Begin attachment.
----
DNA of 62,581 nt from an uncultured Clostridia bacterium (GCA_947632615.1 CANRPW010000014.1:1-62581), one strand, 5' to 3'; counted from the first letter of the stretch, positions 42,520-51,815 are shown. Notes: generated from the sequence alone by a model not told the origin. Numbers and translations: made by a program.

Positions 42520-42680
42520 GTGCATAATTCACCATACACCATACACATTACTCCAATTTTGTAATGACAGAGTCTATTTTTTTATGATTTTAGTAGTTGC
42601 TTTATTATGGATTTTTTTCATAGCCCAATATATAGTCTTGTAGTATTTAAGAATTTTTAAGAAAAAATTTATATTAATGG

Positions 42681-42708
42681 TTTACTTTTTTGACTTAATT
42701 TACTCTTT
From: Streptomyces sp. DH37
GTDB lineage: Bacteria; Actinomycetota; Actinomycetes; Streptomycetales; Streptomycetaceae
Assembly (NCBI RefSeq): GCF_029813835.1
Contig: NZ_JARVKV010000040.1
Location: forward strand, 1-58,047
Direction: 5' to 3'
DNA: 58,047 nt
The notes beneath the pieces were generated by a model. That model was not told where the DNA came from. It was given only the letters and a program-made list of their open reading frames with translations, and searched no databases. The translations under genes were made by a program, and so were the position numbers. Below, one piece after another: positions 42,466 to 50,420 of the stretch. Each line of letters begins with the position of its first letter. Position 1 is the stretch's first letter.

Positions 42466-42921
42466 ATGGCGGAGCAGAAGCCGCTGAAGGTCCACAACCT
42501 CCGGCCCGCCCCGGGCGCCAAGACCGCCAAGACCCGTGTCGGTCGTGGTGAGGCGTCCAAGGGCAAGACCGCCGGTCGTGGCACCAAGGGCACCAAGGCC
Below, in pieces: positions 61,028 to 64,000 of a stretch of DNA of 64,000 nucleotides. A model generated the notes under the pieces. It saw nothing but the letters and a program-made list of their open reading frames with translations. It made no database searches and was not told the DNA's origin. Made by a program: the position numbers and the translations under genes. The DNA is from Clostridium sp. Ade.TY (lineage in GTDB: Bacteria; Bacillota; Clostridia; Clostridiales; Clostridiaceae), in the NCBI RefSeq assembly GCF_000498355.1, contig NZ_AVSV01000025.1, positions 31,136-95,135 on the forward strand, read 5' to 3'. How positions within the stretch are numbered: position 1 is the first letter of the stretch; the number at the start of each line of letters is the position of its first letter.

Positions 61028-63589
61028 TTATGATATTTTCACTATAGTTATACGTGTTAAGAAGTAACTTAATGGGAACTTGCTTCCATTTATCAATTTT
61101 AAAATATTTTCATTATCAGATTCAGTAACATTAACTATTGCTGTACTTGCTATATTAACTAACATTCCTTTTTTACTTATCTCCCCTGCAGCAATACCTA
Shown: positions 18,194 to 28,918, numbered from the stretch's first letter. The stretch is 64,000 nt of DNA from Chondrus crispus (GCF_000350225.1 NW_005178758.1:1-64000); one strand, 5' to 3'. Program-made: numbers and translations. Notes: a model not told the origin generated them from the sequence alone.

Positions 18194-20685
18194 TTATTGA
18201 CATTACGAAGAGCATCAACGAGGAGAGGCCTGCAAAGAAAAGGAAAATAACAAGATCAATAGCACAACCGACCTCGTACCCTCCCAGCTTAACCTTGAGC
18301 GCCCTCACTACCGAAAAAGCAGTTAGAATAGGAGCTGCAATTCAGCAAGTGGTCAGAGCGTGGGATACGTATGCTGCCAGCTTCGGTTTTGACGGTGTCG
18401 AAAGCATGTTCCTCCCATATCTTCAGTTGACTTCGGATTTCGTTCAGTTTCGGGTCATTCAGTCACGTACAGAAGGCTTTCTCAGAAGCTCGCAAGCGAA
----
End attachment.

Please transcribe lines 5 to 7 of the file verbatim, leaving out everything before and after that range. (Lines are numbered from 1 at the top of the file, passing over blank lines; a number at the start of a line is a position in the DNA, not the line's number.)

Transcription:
Positions 42681-42708
42681 TTTACTTTTTTGACTTAATT
42701 TACTCTTT